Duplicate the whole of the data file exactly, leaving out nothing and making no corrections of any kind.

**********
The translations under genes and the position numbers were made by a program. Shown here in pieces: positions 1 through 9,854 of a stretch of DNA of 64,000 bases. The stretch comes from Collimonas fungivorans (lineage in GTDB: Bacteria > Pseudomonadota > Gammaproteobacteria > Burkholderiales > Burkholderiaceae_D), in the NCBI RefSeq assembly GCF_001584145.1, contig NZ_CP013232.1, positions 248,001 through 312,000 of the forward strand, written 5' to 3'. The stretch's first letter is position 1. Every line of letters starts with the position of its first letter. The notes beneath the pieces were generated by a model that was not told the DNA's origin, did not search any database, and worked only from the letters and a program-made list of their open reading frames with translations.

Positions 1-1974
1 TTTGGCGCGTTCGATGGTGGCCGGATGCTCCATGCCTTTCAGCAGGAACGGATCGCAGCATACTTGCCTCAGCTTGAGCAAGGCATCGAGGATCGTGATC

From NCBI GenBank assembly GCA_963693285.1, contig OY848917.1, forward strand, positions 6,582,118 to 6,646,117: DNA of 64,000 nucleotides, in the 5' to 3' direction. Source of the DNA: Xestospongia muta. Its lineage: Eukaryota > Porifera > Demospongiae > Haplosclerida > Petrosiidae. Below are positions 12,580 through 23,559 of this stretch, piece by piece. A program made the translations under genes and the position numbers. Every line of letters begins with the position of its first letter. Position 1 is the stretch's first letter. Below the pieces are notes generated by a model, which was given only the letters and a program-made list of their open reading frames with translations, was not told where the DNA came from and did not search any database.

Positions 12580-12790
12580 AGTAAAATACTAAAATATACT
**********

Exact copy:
The translations under genes and the position numbers were made by a program. Shown here in pieces: positions 1 through 9,854 of a stretch of DNA of 64,000 bases. The stretch comes from Collimonas fungivorans (lineage in GTDB: Bacteria > Pseudomonadota > Gammaproteobacteria > Burkholderiales > Burkholderiaceae_D), in the NCBI RefSeq assembly GCF_001584145.1, contig NZ_CP013232.1, positions 248,001 through 312,000 of the forward strand, written 5' to 3'. The stretch's first letter is position 1. Every line of letters starts with the position of its first letter. The notes beneath the pieces were generated by a model that was not told the DNA's origin, did not search any database, and worked only from the letters and a program-made list of their open reading frames with translations.

Positions 1-1974
1 TTTGGCGCGTTCGATGGTGGCCGGATGCTCCATGCCTTTCAGCAGGAACGGATCGCAGCATACTTGCCTCAGCTTGAGCAAGGCATCGAGGATCGTGATC

From NCBI GenBank assembly GCA_963693285.1, contig OY848917.1, forward strand, positions 6,582,118 to 6,646,117: DNA of 64,000 nucleotides, in the 5' to 3' direction. Source of the DNA: Xestospongia muta. Its lineage: Eukaryota > Porifera > Demospongiae > Haplosclerida > Petrosiidae. Below are positions 12,580 through 23,559 of this stretch, piece by piece. A program made the translations under genes and the position numbers. Every line of letters begins with the position of its first letter. Position 1 is the stretch's first letter. Below the pieces are notes generated by a model, which was given only the letters and a program-made list of their open reading frames with translations, was not told where the DNA came from and did not search any database.

Positions 12580-12790
12580 AGTAAAATACTAAAATATACT